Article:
Globalising the ‘tehreek’

Globalising the ‘tehreek’

By Inam ul Rehman

Having an advantage of hindsight to assess things is a blessing. The agitation of 2016 came up with various outcomes, but some offshoots were already taking roots, and a few of them fructified after the year ended. To assess 2016, I will go for a nonlinear narrative to sum up how that particular year was significant for the Kashmir movement.

Problematizing post 2008 militancy

It has often puzzled me how come a bunch of 200–300 militants will throw out an army with the fourth largest global firework from Kashmir. What do these guys think when they take up the arms in pursuance of their dream? It is unbelievable and insane to think that despite seeing the highest militarisation in a small place Kashmiri guys think of taking gun in their hand and challenge the might of the State. Do they think that having gun in hands will force the State to buckle under pressure? Why do these guys take up the gun when the world opinion is not in favour of it?

How does one rationalise the fact that a population of seven million is up against a population of 1.3 billion? How does one rationalise that to save an armed militant youths rush to face bullets on their chest?

 Emergence of Al-Qaeda, ISIS in Kashmir

When in July 2008, during the agitation against the granting of land to the Amarnath Shrine Board, Hurriyat chairman Syed Ali Geelani said that the ‘tehreek’ in Kashmir would be non-violent and without any backing from Pakistan, it should have signalled a shift in the movement. Three successive summers saw the Kashmiris on the roads shouting “Go India go back.” All these protests were for local grievances. The Pakistani media hardly covered it.

Videograb of Burhan’s first statement

In 2013, when the flags bearing Kalima were unfurled, and graffiti welcoming the Taliban appeared, it was curtly dismissed. Since Kashmiris believe in their own propaganda, people started to say that unfurling of flags bearing Kalima was only done to irritate the Indian State. By 2014, waving flags of the Taliban, al-Qaeda, and even Islamic State became a normal in some parts of Kashmir.  No amount of condemnation, or labelling youths as agents of Indian agencies by pro-resistance parties deterred them. The waving of Tawheed flags, graffiti praising Taliban in Kashmir were signalling an ideological shift, but hardly anyone paid heed to it.  No one cared to notice that an ideological base on Islam was gaining ground in which everyone would be seen in the prism of Islamic perspective. As the internet penetration reached to the remotest corner of Kashmir it opened an Islamic world that was kept in wraps.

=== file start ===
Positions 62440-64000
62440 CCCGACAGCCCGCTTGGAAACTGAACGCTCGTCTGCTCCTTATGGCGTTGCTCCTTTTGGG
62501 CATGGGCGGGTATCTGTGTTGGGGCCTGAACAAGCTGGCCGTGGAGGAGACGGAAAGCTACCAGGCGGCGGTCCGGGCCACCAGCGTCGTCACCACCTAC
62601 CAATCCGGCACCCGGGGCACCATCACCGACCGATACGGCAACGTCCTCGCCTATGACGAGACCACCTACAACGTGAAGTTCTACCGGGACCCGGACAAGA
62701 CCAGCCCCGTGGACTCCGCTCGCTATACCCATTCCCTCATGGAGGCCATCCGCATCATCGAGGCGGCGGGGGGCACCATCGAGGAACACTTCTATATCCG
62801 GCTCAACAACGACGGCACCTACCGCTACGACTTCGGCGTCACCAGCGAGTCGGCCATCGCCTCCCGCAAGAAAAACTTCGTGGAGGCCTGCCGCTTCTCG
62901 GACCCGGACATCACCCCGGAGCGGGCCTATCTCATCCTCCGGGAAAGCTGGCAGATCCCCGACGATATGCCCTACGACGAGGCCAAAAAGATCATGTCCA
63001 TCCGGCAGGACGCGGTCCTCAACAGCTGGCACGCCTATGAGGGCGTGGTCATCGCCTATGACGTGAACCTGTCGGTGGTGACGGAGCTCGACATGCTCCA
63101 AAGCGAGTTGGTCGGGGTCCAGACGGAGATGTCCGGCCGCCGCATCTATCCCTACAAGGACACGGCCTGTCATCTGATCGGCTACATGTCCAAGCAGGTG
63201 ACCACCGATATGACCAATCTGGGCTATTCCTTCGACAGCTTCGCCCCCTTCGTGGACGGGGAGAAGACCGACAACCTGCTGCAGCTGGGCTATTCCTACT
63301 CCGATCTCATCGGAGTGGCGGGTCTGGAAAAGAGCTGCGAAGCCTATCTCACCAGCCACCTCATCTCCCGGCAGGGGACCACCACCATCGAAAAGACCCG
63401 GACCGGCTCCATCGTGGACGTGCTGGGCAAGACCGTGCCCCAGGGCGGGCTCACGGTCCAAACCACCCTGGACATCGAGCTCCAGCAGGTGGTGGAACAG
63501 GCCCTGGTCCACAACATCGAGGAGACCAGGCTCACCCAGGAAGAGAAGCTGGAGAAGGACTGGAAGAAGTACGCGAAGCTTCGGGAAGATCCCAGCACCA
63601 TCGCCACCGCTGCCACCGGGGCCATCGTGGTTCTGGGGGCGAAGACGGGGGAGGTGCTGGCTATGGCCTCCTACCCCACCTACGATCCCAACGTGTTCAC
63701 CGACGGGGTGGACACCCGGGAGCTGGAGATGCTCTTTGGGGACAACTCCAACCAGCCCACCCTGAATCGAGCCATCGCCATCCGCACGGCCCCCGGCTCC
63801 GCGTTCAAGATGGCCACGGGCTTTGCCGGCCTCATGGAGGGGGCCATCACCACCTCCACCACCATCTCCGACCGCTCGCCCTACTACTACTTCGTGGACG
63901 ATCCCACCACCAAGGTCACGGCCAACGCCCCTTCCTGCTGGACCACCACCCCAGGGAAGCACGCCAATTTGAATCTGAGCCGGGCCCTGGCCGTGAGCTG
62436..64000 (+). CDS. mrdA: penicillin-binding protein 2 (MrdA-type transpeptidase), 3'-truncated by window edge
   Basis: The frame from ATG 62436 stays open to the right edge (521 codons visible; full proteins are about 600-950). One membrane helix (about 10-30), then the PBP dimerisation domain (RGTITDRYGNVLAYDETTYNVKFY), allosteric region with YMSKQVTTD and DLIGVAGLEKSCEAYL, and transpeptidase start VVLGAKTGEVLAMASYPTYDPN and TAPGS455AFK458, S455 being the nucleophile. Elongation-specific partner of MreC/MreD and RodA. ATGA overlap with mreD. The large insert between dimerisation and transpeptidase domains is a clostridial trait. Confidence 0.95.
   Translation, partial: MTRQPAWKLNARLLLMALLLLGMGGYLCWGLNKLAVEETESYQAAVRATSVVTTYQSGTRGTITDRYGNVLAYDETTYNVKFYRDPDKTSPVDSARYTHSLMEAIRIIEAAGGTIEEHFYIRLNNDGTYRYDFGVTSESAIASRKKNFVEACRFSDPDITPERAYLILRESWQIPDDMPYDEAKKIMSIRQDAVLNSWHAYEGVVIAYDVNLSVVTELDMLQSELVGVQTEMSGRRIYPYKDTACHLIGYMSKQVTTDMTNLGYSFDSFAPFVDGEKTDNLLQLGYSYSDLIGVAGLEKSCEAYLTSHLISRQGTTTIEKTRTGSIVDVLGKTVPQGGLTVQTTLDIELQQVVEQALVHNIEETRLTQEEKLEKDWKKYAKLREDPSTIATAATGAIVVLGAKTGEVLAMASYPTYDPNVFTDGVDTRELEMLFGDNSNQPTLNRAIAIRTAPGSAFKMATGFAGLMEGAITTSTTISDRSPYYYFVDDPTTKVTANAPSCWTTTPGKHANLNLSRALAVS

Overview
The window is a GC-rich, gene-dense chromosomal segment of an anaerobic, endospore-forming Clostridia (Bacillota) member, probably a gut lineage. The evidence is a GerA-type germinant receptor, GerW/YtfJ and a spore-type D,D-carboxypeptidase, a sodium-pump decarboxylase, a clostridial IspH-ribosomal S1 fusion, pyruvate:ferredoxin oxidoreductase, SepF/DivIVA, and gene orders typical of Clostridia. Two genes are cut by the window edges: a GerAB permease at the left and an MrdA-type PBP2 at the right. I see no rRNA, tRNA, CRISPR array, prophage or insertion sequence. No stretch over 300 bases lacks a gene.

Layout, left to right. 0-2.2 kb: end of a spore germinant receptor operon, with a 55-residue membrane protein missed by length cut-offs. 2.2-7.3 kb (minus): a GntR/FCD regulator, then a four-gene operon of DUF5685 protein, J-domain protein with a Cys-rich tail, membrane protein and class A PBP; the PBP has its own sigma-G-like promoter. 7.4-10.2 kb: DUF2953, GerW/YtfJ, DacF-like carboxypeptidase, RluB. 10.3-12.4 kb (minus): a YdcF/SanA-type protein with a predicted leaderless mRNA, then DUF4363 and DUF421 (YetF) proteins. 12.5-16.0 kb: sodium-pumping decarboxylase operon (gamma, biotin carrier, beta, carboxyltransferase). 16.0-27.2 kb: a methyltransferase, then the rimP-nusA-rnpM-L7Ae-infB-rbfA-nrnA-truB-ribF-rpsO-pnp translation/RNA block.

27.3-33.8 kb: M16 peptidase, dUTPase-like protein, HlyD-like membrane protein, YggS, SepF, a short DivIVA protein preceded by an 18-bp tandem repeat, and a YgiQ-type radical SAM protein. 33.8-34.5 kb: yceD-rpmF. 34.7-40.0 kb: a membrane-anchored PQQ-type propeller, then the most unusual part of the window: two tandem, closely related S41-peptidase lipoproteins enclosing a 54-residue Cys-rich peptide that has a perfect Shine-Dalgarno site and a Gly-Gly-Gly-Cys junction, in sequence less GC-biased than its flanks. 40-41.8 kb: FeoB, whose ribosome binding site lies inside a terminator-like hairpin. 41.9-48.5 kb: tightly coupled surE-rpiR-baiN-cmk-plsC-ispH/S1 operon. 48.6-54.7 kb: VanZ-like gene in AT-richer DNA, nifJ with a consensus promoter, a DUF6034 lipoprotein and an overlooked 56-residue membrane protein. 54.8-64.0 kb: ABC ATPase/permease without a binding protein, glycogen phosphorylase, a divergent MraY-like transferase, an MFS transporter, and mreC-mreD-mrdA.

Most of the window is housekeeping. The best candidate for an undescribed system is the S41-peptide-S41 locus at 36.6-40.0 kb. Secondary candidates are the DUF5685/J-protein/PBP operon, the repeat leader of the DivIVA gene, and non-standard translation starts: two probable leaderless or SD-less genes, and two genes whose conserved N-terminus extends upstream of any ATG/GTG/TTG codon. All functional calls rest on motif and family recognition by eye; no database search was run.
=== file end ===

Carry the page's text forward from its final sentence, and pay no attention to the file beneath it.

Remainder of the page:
In the jungles of north and south Kashmir, militants were able to surf and see for themselves that fighting for Islam means rejecting nationalism, patriotism, and proxy war.

Then in 2016 Burhan Wani was killed along with his two aides. Before that, hundreds of top commanders, some of whom were household names were killed in Kashmir, but no one appealed the Kashmiri youth like him. Why?

Unlike the 2008 agitation, 2009 protests against controversial killing of two women in Shopian, or 2010 agitation against the custodial killing of three youth in Machil, the agitation of 2016 was unique. It was in favour of militants. Here the people came on streets to protest the killing of Burhan, the ‘most wanted’ militant. And it should be kept in mind that this support for militants came primarily for their stand with regard to Islam.

When Burhan Wani released his first video in 2015, it was unprecedented. His message was a tectonic shift of ideology among militants in Kashmir. He made it clear that his endeavour was to fight for the establishment of Khilafat not only in Kashmir but in the whole world. The ideological seeds in Kashmir for Khilafat were sowed in the ‘90s. But once the 9/11 happened, the Pakistani State changed its policy. The Pakistani establishment also forced Kashmir-centred militants to toe its line or face extinction.  Like the United Jihad Council, Burhan could have faxed his statement to the media, but he did not. Why? Here was a militant commander announcing his freedom from the influence of Pakistani State, Hurriyat, and the UJC. His videos were bereft of the Hizb or Pakistani flags. He could have easily put the flag of Pakistan, like the Hizb commander Riyaz Naikoo does, but he did not. And in the same video he placed himself in the middle of guns. Which obviously hints that for the establishment of Khilafat weapons are important.  He separated himself from the rhetoric of UN resolutions, conflict between India-Pakistan, international community’s help, and peace talks. He was for the globalisation of the ‘tehreek’.

Masked youth display IS flag in Downtown, Srinagar
Photo: Faisal Khan

Burhan never said a word about Pakistan, Hurriyat, or the UJC. He was clear in his speeches what he was fighting for. Yet, when he was killed, all of them try to appropriate him. Of course, he was in the Hizb, but it was just an operational compulsion (since then many militants belonging to the Hizb after being killed have been draped in Tawheed flags). He was following his cousin Aadil Mir’s example. Mir used the façade of the Hizb to wean out his own group free from political pressure and criminality.  It was Mir who made his group a pan-Islamist. He carefully recruited youth in his group (Kashmir Narrator, August 2017).